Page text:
Boston Taxi Drivers Sue City For Allowing Uber, Lyft To Operate

City authorities in places like Portland, San Francisco, and L.A., have each taken legal actions against ridesharing services like Uber, and taxi drivers around the country have accused these companies from sidestepping regulations. But a recently filed lawsuit by Boston taxi drivers points the blame-finger at the city for allowing Uber, et al, to operate.

The suit [PDF], filed in U.S. District Court last week by two cab drivers and the Boston Taxi Owners’ Association, accuses the city of “imposing extensive, costly and burdensome” regulations on city taxi operators, but not placing the same rules on Uber, Lyft, Sidecar and other rideshare companies operating in the area.

The suit claims that proposed city regulations would effectively give the city’s blessing to a two-tier system for what are essentially identical services.

According to the plaintiffs, Boston aims to allow Uber, etc, to “use practically any vehicle, charge any fare and not obtain commercial insurance, while requiring taxicab medallion owners and drivers to use specific vehicles, charge set rates, obtain certain insurance and incur mandated expenses.”

They believe that this alleged disparity would violate the 14th Amendment of the U.S. Constitution.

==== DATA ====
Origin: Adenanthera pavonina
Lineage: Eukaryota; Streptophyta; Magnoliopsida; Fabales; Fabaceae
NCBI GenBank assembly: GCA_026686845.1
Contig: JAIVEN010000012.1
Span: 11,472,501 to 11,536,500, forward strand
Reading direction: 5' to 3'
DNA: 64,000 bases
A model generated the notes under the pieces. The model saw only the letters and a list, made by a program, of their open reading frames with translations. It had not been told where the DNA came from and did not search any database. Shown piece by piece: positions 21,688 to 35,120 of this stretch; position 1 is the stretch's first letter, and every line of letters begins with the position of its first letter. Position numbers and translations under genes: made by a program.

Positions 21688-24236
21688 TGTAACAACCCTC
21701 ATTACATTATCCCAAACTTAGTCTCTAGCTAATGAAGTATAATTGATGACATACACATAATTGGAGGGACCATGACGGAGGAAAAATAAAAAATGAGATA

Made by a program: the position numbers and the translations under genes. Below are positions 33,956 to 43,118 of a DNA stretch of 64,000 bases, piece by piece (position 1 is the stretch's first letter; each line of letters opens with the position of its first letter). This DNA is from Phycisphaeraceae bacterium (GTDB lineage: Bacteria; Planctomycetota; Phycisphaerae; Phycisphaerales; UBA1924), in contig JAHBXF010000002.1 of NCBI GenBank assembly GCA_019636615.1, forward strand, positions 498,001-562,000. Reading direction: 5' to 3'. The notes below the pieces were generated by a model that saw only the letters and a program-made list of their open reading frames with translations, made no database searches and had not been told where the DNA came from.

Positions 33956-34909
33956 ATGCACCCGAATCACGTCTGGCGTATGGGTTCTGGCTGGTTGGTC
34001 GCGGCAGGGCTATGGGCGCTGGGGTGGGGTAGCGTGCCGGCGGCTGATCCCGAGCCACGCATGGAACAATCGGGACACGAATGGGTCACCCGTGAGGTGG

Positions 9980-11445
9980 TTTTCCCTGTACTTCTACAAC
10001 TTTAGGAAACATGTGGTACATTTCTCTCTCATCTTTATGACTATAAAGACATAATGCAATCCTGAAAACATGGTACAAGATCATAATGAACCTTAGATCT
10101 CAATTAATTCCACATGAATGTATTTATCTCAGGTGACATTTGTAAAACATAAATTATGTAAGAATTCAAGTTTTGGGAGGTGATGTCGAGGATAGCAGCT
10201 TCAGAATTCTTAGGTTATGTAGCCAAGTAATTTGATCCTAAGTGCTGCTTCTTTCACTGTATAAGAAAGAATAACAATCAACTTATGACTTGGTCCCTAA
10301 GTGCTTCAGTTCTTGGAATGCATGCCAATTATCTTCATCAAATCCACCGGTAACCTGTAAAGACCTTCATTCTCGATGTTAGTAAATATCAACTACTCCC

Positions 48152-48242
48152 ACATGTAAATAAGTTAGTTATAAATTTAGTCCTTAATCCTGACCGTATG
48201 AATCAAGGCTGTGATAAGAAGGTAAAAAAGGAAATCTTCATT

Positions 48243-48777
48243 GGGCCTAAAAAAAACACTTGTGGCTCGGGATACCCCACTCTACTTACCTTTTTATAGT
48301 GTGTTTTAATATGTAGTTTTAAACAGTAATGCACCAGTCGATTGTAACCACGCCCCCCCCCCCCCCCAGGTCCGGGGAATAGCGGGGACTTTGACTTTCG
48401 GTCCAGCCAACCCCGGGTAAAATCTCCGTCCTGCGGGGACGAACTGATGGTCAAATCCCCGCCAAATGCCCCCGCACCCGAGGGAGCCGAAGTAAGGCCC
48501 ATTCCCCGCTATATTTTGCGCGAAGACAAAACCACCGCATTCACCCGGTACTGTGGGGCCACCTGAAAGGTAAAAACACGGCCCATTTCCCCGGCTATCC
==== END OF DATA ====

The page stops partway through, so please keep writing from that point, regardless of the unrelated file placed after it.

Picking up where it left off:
It would also, alleges the complaint, violate medallion-holders’ right to due process by both eliminating a cap on the number of medallions available and forbidding holders from transferring them to others. They maintain this renders current medallions worthless.

Regardless of these pending regulations, the plaintiffs argue that the mere fact that the city allows ridesharing services to operate without being held to the same standards as cab companies is unfair.

“The Plaintiffs have invested substantial capital in complying with the City rules and state laws, developed over the last eighty years” reads the complaint, which states that these rules exist to “protect consumers, ensure public safety and provide non-discriminatory service.”

The drivers don’t see why, just because you can use a smartphone to hail an Uber car, the service should face fewer regulations.

“Use of a smartphone app does not change the nature of the business,” argues the complaint. “It does not alter the need for uniform rules for all who engage in it… An app does not make a car safer, qualify or train a driver, protect the passenger, or insure the public when accidents occur.”

The plaintiffs are seeking to have the pending regulations invalidated by the court, and for the court to declare that all for-hire drivers must comply with existing state and local laws governing taxis. And until Uber, et al, do comply, the plaintiffs want them barred from offering for-hire transportation services.


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